and <syntaxhighlight lang="Haskell" inline>3+5=8</syntaxhighlight>.
  
 
## Structure from the right
 
## Structure from the right
  
Likewise, you can take the structure from the right, with `+|`. So `"2
+
Likewise, you can take the structure from the right, with <syntaxhighlight lang="Haskell" inline>+|</syntaxhighlight>. So <syntaxhighlight lang="Haskell" inline>"2
3" +| "4 5 6"` looks like:
+
3" +| "4 5 6"</syntaxhighlight> looks like:
  
```
+
<pre>
 
   |  2  |  3  |
 
   |  2  |  3  |
 
+| | 4 | 5 | 6 |
 
+| | 4 | 5 | 6 |
 
  = | 6 | 7 | 9 |
 
  = | 6 | 7 | 9 |
```
+
</pre>
  
 
## All the operators
 
## All the operators
  
Note that `+` is actually an alias for `|+|`. So `|+` is to take the
+
Note that <syntaxhighlight lang="Haskell" inline>+</syntaxhighlight> is actually an alias for <syntaxhighlight lang="Haskell" inline>|+|</syntaxhighlight>. So <syntaxhighlight lang="Haskell" inline>|+</syntaxhighlight> is to take the
structure from the left, `+|` from the right, and `|+|` or `+` for
+
structure from the left, <syntaxhighlight lang="Haskell" inline>+|</syntaxhighlight> from the right, and <syntaxhighlight lang="Haskell" inline>|+|</syntaxhighlight> or <syntaxhighlight lang="Haskell" inline>+</syntaxhighlight> for
 
both. Here are all the basic operators you can use to combine
 
both. Here are all the basic operators you can use to combine
 
structure:
 
structure:
Line 80: Line 80:
 
Function    Both      Left  Right  
 
Function    Both      Left  Right  
 
--------    --------- ----- ------
 
--------    --------- ----- ------
Add          `|+|`/`+` `|+` `+|`
+
Add          <syntaxhighlight lang="Haskell" inline>|+|</syntaxhighlight>/</syntaxhighlight>+</syntaxhighlight> <syntaxhighlight lang="Haskell" inline>|+</syntaxhighlight> <syntaxhighlight lang="Haskell" inline>+|</syntaxhighlight>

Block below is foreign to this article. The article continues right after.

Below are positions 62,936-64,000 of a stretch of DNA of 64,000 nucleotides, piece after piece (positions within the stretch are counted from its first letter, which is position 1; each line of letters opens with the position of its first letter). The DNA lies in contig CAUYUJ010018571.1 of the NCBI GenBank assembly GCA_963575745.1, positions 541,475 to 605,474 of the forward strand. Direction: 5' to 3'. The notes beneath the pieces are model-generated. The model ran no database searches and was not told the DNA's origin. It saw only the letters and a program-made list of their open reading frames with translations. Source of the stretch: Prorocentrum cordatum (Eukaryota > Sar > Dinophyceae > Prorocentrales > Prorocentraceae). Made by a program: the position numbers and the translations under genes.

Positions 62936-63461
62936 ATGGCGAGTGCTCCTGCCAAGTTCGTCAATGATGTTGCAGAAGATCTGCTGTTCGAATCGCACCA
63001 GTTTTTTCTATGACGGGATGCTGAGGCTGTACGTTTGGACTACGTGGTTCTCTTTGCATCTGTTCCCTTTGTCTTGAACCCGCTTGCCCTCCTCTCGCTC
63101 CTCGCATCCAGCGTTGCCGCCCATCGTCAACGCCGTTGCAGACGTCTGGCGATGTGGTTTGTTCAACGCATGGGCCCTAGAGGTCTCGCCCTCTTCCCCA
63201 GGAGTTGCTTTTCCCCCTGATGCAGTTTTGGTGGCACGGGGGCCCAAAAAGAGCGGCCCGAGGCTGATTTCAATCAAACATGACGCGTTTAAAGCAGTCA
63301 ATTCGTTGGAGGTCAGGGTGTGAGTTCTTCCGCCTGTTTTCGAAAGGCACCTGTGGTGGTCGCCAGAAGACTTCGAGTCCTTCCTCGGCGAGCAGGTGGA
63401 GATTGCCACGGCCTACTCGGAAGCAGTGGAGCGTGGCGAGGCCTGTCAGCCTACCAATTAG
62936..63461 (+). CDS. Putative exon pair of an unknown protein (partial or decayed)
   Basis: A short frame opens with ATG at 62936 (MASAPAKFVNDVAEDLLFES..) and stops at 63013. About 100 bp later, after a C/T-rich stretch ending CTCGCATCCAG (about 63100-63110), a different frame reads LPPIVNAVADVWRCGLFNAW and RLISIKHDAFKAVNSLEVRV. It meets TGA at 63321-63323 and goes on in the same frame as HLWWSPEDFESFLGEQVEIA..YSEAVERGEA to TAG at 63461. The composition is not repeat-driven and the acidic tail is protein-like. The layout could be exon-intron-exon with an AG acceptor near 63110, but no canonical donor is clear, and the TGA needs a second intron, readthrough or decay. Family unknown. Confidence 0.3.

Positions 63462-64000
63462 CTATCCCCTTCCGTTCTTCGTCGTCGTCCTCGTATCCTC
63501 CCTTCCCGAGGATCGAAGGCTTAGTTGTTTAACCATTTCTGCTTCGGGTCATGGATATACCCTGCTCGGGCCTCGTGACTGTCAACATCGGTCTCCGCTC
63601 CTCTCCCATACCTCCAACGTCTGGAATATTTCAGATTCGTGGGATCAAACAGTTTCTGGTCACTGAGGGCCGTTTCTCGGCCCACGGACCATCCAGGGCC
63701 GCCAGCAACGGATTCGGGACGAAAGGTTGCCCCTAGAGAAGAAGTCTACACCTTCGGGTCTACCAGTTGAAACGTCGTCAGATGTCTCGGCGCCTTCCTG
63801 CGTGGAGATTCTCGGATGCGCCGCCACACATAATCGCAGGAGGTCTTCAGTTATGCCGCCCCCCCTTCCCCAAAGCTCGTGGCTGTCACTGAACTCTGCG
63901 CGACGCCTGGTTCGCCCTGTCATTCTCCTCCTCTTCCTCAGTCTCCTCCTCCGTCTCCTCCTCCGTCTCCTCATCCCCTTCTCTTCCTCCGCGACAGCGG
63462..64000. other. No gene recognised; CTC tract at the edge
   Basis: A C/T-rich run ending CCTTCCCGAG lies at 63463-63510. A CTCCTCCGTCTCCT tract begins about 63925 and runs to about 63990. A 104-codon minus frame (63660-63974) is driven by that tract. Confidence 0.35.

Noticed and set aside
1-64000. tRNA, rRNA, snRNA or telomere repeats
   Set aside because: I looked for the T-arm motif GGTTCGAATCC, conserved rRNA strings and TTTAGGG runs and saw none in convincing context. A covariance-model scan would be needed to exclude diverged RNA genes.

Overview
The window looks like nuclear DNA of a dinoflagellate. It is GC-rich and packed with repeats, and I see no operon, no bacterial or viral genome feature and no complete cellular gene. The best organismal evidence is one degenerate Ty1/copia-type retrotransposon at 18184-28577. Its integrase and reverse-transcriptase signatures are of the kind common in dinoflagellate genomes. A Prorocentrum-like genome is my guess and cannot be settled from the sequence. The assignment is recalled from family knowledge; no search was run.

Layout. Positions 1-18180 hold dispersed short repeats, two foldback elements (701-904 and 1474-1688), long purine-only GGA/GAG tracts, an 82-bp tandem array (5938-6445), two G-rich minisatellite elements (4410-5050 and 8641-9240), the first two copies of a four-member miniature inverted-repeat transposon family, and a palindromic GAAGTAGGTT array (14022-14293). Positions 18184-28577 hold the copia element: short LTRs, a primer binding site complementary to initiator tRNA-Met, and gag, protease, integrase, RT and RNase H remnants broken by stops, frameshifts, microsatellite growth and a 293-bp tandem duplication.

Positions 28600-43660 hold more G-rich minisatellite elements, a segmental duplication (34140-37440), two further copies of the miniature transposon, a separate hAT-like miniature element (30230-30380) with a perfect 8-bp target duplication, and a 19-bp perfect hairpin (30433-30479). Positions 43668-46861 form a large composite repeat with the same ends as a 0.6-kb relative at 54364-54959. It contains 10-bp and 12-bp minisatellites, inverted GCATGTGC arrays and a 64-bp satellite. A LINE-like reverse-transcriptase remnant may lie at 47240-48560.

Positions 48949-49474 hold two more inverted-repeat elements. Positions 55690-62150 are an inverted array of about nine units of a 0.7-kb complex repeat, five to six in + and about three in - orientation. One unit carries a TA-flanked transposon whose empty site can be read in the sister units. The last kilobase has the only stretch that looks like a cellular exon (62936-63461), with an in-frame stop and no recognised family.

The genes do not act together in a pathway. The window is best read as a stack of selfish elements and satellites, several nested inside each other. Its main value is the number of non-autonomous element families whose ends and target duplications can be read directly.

Multiply    `|*|`/`*` `|*` `*|`
+
Multiply    <syntaxhighlight lang="Haskell" inline>|*|</syntaxhighlight>/</syntaxhighlight>*</syntaxhighlight> <syntaxhighlight lang="Haskell" inline>|*</syntaxhighlight> <syntaxhighlight lang="Haskell" inline>*|</syntaxhighlight>
Subtract    `|-|`/`-` `|-` `-|`
+
Subtract    <syntaxhighlight lang="Haskell" inline>|-|</syntaxhighlight>/</syntaxhighlight>-</syntaxhighlight> <syntaxhighlight lang="Haskell" inline>|-</syntaxhighlight> <syntaxhighlight lang="Haskell" inline>-|</syntaxhighlight>
Divide      `|/|`/`/` `|/` `/|`
+
Divide      <syntaxhighlight lang="Haskell" inline>|/|</syntaxhighlight>/</syntaxhighlight>/</syntaxhighlight> <syntaxhighlight lang="Haskell" inline>|/</syntaxhighlight> <syntaxhighlight lang="Haskell" inline>/|</syntaxhighlight>
Modulo      `|%|`     `|%` `%|`
+
Modulo      <syntaxhighlight lang="Haskell" inline>|%|</syntaxhighlight>     <syntaxhighlight lang="Haskell" inline>|%</syntaxhighlight> <syntaxhighlight lang="Haskell" inline>%|</syntaxhighlight>
Left values  `|<|`     `|<` `<|`
+
Left values  <syntaxhighlight lang="Haskell" inline>|<|</syntaxhighlight>     <syntaxhighlight lang="Haskell" inline>|<</syntaxhighlight> <syntaxhighlight lang="Haskell" inline><|</syntaxhighlight>
Right values `|>|`/`#` `|>` `>|`
+
Right values <syntaxhighlight lang="Haskell" inline>|>|</syntaxhighlight>/</syntaxhighlight>#</syntaxhighlight>  <syntaxhighlight lang="Haskell" inline>|></syntaxhighlight> <syntaxhighlight lang="Haskell" inline>>|</syntaxhighlight>
  
 
The last two are interesting, they let you only take values from one